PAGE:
NY Governor extends time frame for suits claiming injury from Superfund sites
HOOSICK FALLS, N.Y. — A new law that extends the time limit for injury claims related to pollution is being called a victory for the village and other communities affected by water contamination.
The new law gives people exposed to hazardous substances three years from the time a site is given a "Superfund" designation to file personal injury lawsuits. Individuals previously had to file lawsuits within three years from the time they became sick.
Gov. Andrew Cuomo signed the bill, which was driven by the local water crisis, on Thursday.
Resident Michele Baker said the bill passage was bittersweet and noted residents are still facing effects of drinking contaminated water. But she thanked Cuomo and legislators for standing up for communities facing pollution.
"We've accomplished so much in a short amount of time," she told the Banner on Thursday. "Now, folks can get what they deserve from polluters."
Residents will still have to prove that exposure to chemicals like PFOA, which turned up in local water supplies, led to them becoming sick, according to Edward Gorman, an attorney in the village.
"But residents now have an opportunity to pursue their legal rights and remedies," he said.
Baker acknowledged litigation and the court system will be "a long road."
"But I'm hopeful this will be a path for justice for individuals stricken by drinking contaminated water," she said. "Some have an illness and face medical bills, some can't go to work, they have a whole host of financial problems. This will help them take care of their families."
State Sen. Kathleen Marchione, R-Halfmoon, and Assemblymember John McDonald III, D-Cohoes, introduced the measure in February in response to water contamination in the village of Hoosick Falls.
Marchione said in a statement that she was thrilled the bipartisan measure was passed, calling it "a real victory for families in Hoosick Falls, Hoosick Falls, Petersburgh, Newburgh and any other community where a Superfund site is declared."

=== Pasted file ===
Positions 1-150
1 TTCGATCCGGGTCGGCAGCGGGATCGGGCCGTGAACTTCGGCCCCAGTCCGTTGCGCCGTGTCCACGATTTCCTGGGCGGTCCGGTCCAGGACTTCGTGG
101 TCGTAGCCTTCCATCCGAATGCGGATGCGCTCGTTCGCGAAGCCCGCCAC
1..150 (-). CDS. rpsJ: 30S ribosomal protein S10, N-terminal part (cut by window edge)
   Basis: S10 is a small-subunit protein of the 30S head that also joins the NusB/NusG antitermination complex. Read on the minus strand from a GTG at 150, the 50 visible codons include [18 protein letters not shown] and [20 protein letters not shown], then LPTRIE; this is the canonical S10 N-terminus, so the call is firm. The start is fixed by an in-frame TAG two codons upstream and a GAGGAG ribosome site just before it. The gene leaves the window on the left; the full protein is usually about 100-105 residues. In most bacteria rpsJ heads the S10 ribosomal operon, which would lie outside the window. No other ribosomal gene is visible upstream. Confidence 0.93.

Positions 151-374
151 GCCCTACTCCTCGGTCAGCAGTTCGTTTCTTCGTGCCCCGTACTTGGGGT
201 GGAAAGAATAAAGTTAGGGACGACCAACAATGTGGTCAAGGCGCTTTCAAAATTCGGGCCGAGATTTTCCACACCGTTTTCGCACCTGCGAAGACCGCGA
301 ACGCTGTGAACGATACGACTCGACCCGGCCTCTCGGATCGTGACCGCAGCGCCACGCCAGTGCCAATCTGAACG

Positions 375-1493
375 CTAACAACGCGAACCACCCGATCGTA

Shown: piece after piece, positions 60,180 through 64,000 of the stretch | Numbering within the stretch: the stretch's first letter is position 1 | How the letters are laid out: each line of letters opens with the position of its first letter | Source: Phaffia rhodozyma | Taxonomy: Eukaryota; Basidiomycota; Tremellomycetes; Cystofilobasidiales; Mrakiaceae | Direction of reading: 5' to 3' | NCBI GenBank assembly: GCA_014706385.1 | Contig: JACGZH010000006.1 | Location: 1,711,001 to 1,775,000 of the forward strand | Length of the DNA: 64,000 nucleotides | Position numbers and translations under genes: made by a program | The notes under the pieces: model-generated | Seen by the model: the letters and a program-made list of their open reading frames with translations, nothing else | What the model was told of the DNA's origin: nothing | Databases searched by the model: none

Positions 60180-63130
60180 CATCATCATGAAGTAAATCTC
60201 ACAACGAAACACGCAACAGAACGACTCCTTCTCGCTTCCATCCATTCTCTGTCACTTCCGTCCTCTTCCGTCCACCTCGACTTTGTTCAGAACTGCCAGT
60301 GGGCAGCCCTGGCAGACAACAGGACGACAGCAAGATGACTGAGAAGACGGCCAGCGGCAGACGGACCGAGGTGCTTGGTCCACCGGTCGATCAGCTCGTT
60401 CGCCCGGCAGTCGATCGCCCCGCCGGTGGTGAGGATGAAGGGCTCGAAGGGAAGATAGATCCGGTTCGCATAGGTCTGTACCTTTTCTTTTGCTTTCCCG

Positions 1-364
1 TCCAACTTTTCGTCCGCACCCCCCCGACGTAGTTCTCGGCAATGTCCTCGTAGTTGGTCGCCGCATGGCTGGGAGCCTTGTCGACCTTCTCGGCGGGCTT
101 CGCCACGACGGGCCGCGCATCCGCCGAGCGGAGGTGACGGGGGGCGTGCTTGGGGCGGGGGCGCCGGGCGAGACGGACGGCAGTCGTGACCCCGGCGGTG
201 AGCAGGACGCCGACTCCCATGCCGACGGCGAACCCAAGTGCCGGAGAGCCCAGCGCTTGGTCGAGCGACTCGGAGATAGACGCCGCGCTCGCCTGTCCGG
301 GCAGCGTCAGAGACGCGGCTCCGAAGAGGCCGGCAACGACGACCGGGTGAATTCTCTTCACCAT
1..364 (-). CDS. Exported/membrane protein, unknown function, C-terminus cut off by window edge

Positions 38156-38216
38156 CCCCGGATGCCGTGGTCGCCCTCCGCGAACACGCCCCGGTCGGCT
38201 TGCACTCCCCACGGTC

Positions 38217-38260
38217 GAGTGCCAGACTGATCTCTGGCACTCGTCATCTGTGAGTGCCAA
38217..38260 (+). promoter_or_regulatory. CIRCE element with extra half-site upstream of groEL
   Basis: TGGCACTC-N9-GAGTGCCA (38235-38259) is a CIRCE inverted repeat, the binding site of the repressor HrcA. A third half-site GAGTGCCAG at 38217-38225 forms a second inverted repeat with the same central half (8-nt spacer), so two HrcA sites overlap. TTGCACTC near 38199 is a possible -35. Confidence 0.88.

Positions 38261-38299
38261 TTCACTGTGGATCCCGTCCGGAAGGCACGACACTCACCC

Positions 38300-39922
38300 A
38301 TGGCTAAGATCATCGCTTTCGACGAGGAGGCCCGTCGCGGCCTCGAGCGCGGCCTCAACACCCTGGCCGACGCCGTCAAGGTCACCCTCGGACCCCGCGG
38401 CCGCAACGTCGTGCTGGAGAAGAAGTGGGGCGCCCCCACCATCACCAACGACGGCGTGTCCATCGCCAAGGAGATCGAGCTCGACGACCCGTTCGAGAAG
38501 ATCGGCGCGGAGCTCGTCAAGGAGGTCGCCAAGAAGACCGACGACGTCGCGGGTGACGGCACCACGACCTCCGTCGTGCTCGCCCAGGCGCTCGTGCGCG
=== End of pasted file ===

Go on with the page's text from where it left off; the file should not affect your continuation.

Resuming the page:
"This new state law means residents in Hoosick Falls, Petersburgh and elsewhere will now receive more time to have their day in court and fully pursue civil justice," she stated.
PFOA, a man-made chemical formerly used to make Teflon, turned up in the municipal water system and nearby private wells. Studies have linked PFOA exposure to increased risk of thyroid, testicular and kidney cancers, high blood pressure and other diseases.
The new law is a boost to people whose cases would have otherwise been dismissed from court, according to Robin Greenwald, head of the Environmental and Consumer Protection Unit at Weitz & Luxenberg. The New York City firm is representing Hoosick-area residents in one of three class-action lawsuits against two companies.
"It's a tremendous thing for the entire state," she added.
The state in January classified Saint-Gobain Performance Plastic's McCaffrey Street plant as a Class 2 Superfund site. Saint-Gobain and Honeywell have since signed consent orders with the state Department of Environmental Conservation which hold them responsible for contamination at McCaffrey Street and several other sites where PFOA may have been used. Taconic Plastics in Petersburgh was declared a Class 2 site in March.
Contact Ed Damon at 802-447-7567, ext. 111.
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